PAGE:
Isaac (Izaokas) – Review

The opening scene – and it does seem to be one, continuous take – of Jurgis Matulevičius’ Isaac will leave your heart in your throat. In the midst of World War Two, local Nazi supporters are humiliating and torturing some of the Jewish population in what would come to be known as the Leitukis Garage Massacre. Shot in smoky black and white, there is a sense of all-pervading chaos. The camera swirls between shots of elderly men, beaten, being forced to kneel before squealing pigs and the vitriolic “white armbands” orchestrating the situation.

It is hard to watch; another aspect of World War Two being brought to the big screen to serve as a reminder. Not least of the ping-pong like experience Lithuania was subjected to under the push and pull of both Nazi and Soviet control.

But, as it turns out, what we see in the opening minutes is the set of a film, directed by Gediminas Gutauskus (Dainius Gavenonis), a Lithuanian director who has recently returned home from twenty years in the States. Why is he home? And why is he choosing to stir up history with his new movie?

Flitting between the 1960s, the 1940s and shots of Gediminas’ historical epic, this is not a film you can switch off and relax to. You really need to be paying attention – not least because there are so man visual metaphors and flashbacks – and work at your understanding. I can only imagine that Antanas Škėma’s source novel, on which the film is based, is incredibly dense.

Gedminias returns home to a heroes welcome – quite literally, garlands of flowers, girls in national dress with trays of local bread and booze – as he sets upon his latest film project. Having returned from capitalist America, his every word is being listened to; his every move spied upon. Even his alleged best friend, Andrius (Aleksas Kazanavicius) is willing to pass on information to the local police – how does the director seem to know so much about this historical black spot?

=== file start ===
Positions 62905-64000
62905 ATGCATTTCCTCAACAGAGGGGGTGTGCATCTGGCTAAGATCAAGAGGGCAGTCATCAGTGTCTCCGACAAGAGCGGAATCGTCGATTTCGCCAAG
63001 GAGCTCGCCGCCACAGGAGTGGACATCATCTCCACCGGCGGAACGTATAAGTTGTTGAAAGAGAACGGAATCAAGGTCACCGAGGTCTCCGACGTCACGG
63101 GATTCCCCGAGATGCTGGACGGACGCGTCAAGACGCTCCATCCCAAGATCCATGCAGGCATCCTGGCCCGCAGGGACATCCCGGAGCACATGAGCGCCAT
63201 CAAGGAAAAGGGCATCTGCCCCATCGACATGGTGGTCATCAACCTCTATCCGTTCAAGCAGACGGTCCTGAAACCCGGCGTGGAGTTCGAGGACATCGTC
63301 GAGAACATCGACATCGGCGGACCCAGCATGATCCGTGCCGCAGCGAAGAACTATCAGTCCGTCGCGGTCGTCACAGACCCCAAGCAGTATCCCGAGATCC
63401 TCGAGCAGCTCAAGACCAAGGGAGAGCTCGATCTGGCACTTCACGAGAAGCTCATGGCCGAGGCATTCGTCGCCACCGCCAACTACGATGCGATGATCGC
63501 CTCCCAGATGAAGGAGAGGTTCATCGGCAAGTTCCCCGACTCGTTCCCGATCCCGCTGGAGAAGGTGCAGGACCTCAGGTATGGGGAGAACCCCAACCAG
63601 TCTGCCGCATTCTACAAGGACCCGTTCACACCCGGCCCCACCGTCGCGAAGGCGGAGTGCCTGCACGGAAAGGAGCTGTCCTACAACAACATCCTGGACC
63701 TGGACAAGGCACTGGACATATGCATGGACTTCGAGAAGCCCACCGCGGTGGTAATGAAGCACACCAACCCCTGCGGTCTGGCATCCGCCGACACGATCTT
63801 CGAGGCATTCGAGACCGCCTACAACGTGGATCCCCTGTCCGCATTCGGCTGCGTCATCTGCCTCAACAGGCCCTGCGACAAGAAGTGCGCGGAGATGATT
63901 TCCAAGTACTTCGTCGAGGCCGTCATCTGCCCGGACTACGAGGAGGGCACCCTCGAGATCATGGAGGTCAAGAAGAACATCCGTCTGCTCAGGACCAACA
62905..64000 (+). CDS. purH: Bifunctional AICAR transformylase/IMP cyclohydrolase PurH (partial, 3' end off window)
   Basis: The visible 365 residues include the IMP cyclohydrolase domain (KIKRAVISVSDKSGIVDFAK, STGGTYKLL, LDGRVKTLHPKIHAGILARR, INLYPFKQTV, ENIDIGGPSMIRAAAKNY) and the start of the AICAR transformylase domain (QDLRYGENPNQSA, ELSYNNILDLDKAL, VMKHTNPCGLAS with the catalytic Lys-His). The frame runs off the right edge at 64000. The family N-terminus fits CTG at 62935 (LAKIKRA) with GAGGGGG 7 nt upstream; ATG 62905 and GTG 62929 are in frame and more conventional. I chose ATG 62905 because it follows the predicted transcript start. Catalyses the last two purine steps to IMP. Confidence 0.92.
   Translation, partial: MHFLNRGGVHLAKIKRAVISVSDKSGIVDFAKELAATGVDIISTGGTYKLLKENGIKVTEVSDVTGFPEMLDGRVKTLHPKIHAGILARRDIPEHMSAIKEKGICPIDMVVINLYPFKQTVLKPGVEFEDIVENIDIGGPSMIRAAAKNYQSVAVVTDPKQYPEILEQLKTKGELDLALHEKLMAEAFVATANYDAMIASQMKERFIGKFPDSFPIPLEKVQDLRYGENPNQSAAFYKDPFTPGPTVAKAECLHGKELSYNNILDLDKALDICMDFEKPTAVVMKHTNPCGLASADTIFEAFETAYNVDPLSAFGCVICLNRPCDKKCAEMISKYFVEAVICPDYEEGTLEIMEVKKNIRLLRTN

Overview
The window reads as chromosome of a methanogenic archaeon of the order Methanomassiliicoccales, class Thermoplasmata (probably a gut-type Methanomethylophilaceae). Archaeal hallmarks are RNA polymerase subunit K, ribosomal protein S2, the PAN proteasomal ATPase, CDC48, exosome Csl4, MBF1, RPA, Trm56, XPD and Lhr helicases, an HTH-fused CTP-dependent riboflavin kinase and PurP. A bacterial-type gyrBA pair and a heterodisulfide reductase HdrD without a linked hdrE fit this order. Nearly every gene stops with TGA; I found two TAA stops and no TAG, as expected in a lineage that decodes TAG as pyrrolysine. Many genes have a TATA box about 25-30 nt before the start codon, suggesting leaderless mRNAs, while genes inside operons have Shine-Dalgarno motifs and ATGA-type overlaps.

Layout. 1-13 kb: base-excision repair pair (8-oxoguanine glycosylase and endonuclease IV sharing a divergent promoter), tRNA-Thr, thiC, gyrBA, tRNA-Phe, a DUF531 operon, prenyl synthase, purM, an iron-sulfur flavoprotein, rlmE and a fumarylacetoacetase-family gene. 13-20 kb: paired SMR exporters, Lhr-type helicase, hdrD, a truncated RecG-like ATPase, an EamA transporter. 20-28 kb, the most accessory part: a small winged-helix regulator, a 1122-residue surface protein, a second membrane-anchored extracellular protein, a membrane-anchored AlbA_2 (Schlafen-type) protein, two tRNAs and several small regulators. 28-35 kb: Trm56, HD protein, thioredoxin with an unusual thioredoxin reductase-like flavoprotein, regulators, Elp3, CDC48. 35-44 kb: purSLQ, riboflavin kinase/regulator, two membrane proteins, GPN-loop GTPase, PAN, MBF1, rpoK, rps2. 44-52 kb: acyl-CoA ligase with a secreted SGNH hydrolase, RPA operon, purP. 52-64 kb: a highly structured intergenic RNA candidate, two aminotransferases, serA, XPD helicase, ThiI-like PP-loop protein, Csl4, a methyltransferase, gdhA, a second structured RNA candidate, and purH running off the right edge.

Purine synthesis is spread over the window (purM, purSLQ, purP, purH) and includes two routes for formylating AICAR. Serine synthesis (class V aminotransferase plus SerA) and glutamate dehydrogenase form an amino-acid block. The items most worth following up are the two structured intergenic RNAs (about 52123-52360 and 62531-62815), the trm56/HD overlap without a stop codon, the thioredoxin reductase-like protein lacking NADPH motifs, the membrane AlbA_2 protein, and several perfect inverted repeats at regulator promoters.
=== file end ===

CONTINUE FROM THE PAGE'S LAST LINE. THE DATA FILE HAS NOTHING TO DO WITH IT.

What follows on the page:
A real rivalry is set up between the pair – Andrius seems old before his time and is bitter that his flashy director friend seems to enjoy a big house, parties, women and good suits. To add to the mix, Gediminias appears to have his sights on Elena (Severija Janušauskaitė), Andrius’ wife. There is clearly something for Andrius to gain by keeping Gediminias firmly in the firing line.

However, the film is peppered with brutal flashbacks of the garage massacre, which hint that Andrius is doing all he can to distract from his own past. The titular character, Izaokas in Lithuanian, barely appears for just a few seconds within that harrowing opening sequence. A young Jew, he is brutally murdered by a man who claims to be his neighbour. With one swift strike of a shovel, he is gone. But who is the murderer? And why is Andrius haunted by this knowledge?

Matulevičius’ film definitely does not shy away from the harsh realities of life both during the war and in its post-Soviet reality. It leans into themes of trust, friendship, courage and survival. Whilst there are clear notions of people committing atrocities, there are no real ‘good guys’ to counter these images. Everyone is just doing what they can to get on with life; the lines of morality are increasingly fuzzy. And, if nothing else, it forces you to pay attention to decades of widespread chaos and murder under two very different – and yet, similar – political regimes.

There are a few unanswered questions left by the film and, whilst this is a little frustrating, I guess it leaves everything open to interpretation.

The three lead characters – Gedeminius, Andrius and Elena – are all brilliantly realised by the actors. They are strong, nuanced performances; as conflicted as the sociopolitical circumstances they now find themselves in. Everything about their lives seems bittersweet – there can be no joy but it is tinged by past or present sadness. The black and white sections, in particular, seem to highlight their inabilities to move on with their lives; they are persistently stuck in shadow. Martynas Nedzinskas also gives an excellent performance as the desperate, frustrated policeman, Kazimieras. 

Isaac is a film that wants you to sit up and pay attention. This isn’t necessarily about entertainment – although it is beautifully shot and acted – this is about social commentary and injustices everywhere.

Isaac is up for the Audience Award at the Glasgow Film Festival 2020 and features in the Pioneer festival strand.

Mary Munoz
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